When I met up with my future Women’s Discovery Camp program buddies at Sugarbush, I wasn’t really sure what to expect. I was told I would learn to ski without fear at this two-day ski clinic. That appealed to me since I consider myself an advanced beginner with lots of weekend fear. My children are no longer in ski school which means every weekend these phenomenal little skiers are on the slopes with me. While I enjoy the time with them, I don’t enjoy the small arguments on the chairlift about which trail we’re going to ski next. I vote green, they vote blue or the dreaded black. If I could come out of this ski clinic being able to comfortably keep up with them—then that’s the best I could hope for.
Women’s Ski Clinic at Sugarbush
We were introduced to our ski clinic instructor, Lisa Densmore. Google her and you will see she comes with a laundry list of awe-inspiring accomplishments including a being member of the US Ski Team, 61 national masters titles, published author and an Emmy-winning television host and producer.
What impressed me the most was her passion for skiing. It showed as she started the morning indoor lesson about how to buy skis. She talked about shape, flex, east coast skis vs. west coast powder skis. Soon my head was spinning. How long should my skis be? What I heard was when in doubt go shorter. What about “Rockers”? Lisa explained these pre-flexed, pre-bent skis are soft up front so you can get into the turns. They are the latest trend in ski design that you have to try to see if you like. Lucky for us the guys from Ski Haus brought tons of skis for us to demo. I didn’t go for the Rockers, but I did try the sweet little Elans.
Progress at Your Own Pace
My intermediate group spent the morning with veteran Sugarbush Ski School instructor, M.A. Raymond. My time with Lisa wouldn’t come until day two. We started off on an easy trail bringing it back to the basics. We fine tuned our turns and threw in the pole touch, not plant as M.A. said, all the while remembering to breathe. She would remind us “not to fight the mountain, we should feel the energy of the mountain.”
After a quick lunch and the opportunity to swap our demo skis for another pair if we wanted to, it was back out on the trails. This time our group was with another top Sugarbush Ski Instructor Pate Weston. She wanted to take us on a little bit more adventurous terrain — Murphy’s Glades, Sleeper Chutes, a little bit of Eden Woods (yep!) and Lower Domino. I balked at first since Lower Domino hadn’t been groomed in a few days. Guess what? I liked it!
Apres-ski was hosted by Ski Haus in the Castlerock Pub with another great motivational talk by Lisa. She has no shortage of outdoor adventure stories to share, including a hike to the top of Mt. Kilimanjaro. By the time dinner rolled around we girls had clearly bonded and our own courageous stories started coming out. I learned about the Ragbrai bike ride from a fellow camper, a ride that changed her life. Until then she had never biked farther than 30 miles and this race was 500 miles across the state of Iowa in 7 days. She has been back 5 times. It was clear to me we had a bunch of outdoor adventure spirits among us.
Practice Makes Perfect
As day two began we were all smiles, despite being a little sore. Lisa’s breakfast talk was about racing because we were headed to the NASTAR course. Honestly, while she was throwing out all sorts of racing terminology, I was just thinking about making it through the gates and to the bottom in one piece. However, it did cross my mind that it would be great to look like an Olympic racer. I was relieved though when she said it was going to be more of an exercise than about technique. Well wouldn’t you know it, I surprised myself again. Not only did I make it down in one piece, I went back and did it three times.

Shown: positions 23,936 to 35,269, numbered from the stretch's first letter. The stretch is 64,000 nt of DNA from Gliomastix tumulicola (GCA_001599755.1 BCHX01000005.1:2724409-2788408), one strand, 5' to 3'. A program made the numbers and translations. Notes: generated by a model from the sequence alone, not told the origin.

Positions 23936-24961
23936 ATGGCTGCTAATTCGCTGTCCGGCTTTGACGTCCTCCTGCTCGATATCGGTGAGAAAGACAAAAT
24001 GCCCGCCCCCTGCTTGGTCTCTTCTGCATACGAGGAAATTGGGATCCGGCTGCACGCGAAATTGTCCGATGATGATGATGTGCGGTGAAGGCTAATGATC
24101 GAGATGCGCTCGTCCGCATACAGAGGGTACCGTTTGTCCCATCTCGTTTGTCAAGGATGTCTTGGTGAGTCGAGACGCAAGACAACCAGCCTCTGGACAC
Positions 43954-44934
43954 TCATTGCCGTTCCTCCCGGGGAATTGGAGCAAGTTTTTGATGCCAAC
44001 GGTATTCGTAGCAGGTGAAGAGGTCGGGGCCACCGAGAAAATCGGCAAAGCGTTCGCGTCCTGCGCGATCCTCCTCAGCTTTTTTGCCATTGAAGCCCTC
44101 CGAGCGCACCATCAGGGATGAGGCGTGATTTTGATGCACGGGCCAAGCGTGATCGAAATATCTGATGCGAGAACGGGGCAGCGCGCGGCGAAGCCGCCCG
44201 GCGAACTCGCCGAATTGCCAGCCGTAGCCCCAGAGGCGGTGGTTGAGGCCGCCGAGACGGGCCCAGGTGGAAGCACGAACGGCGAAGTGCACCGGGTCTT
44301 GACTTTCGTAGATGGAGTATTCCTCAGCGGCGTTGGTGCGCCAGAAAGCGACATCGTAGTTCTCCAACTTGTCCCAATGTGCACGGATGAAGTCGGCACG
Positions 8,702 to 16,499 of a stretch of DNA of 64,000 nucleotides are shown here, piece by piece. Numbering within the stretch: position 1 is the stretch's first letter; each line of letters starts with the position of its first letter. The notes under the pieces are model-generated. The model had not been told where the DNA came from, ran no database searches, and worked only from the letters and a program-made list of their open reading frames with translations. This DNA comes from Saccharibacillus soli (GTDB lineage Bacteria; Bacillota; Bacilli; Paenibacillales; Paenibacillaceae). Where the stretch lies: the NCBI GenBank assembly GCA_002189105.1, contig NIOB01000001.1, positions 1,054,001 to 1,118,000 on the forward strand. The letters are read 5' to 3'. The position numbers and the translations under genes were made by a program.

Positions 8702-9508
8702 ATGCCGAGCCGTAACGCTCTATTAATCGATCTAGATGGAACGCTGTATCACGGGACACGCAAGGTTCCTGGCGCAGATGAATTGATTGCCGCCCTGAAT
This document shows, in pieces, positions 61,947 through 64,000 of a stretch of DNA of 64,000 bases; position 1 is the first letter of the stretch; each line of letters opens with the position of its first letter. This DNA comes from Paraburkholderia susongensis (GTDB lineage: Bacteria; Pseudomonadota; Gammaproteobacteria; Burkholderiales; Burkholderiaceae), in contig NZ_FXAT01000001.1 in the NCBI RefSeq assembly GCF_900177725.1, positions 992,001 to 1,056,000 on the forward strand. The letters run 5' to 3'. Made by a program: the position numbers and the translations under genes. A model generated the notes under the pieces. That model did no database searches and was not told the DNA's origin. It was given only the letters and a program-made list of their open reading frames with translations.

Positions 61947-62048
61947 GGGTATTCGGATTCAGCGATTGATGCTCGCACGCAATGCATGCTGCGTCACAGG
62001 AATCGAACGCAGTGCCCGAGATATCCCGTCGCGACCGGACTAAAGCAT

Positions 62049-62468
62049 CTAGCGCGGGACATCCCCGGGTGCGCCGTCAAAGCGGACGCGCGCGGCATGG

A much need respite came at lunchtime. I was looking forward to it because it was an opportunity to see our new ski skills during the video review. I was torn between feeling like I would potentially be humiliated or liberated. The other women in the group cheered words of encouragement while we watched each other on screen. This along with Lisa’s running commentary provided useful feedback for the afternoon session. I needed it because just when I thought
I needed it because just when I thought negotiating the glades and woods was my biggest accomplishment, my time with Lisa had come. She took our group on Lower Organgrinder (a black diamond steep groomer) and Stein’s Run (a double black diamond – oh yes she did!). Without her guidance and teaching, there is no way, I ever would have gone on either of those trails. I will forever carry with me her words “just make little hockey turns” and “now you can ski any trail, anywhere, at any mountain on the east coast.” Thank you, Lisa!
As we wrapped up our time back at the lodge with another mini-apres ski party with complete with lots of swag, I realized that this camp pushed me to ‘discover’ things about myself, about this mountain, about my skiing ability, and about my limits. I felt empowered. As we said good-bye, shared hugs and phone numbers, made plans to ski together in the upcoming weeks and there was plenty of talk of getting the group back together for the another Women’s Discovery Camp.
Photo Credits: Sandy Macys & Mary Simmons for Sugarbush Resort
Disclosure: While I was invited to Sugarbush’s Women’s Ski Discovery Camp and they paid for most of my expenses, my review reflects the honest opinions of my experience without outside influence.